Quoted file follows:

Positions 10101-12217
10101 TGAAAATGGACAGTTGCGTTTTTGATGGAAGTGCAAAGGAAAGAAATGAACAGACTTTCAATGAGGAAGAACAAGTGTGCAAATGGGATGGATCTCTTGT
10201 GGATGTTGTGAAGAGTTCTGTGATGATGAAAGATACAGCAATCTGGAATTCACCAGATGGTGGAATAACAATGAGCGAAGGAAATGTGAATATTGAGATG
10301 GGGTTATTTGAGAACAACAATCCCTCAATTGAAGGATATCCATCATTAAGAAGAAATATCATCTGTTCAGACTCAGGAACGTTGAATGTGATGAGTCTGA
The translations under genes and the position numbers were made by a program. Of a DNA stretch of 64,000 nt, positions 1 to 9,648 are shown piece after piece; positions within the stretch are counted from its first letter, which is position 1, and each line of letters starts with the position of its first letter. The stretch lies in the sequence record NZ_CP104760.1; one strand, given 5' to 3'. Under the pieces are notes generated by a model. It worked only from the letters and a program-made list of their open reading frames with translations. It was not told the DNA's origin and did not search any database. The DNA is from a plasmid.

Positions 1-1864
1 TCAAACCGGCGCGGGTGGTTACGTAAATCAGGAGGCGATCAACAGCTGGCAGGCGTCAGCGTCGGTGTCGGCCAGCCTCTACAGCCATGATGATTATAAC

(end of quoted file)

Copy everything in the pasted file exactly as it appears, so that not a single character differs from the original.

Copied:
Positions 10101-12217
10101 TGAAAATGGACAGTTGCGTTTTTGATGGAAGTGCAAAGGAAAGAAATGAACAGACTTTCAATGAGGAAGAACAAGTGTGCAAATGGGATGGATCTCTTGT
10201 GGATGTTGTGAAGAGTTCTGTGATGATGAAAGATACAGCAATCTGGAATTCACCAGATGGTGGAATAACAATGAGCGAAGGAAATGTGAATATTGAGATG
10301 GGGTTATTTGAGAACAACAATCCCTCAATTGAAGGATATCCATCATTAAGAAGAAATATCATCTGTTCAGACTCAGGAACGTTGAATGTGATGAGTCTGA
The translations under genes and the position numbers were made by a program. Of a DNA stretch of 64,000 nt, positions 1 to 9,648 are shown piece after piece; positions within the stretch are counted from its first letter, which is position 1, and each line of letters starts with the position of its first letter. The stretch lies in the sequence record NZ_CP104760.1; one strand, given 5' to 3'. Under the pieces are notes generated by a model. It worked only from the letters and a program-made list of their open reading frames with translations. It was not told the DNA's origin and did not search any database. The DNA is from a plasmid.

Positions 1-1864
1 TCAAACCGGCGCGGGTGGTTACGTAAATCAGGAGGCGATCAACAGCTGGCAGGCGTCAGCGTCGGTGTCGGCCAGCCTCTACAGCCATGATGATTATAAC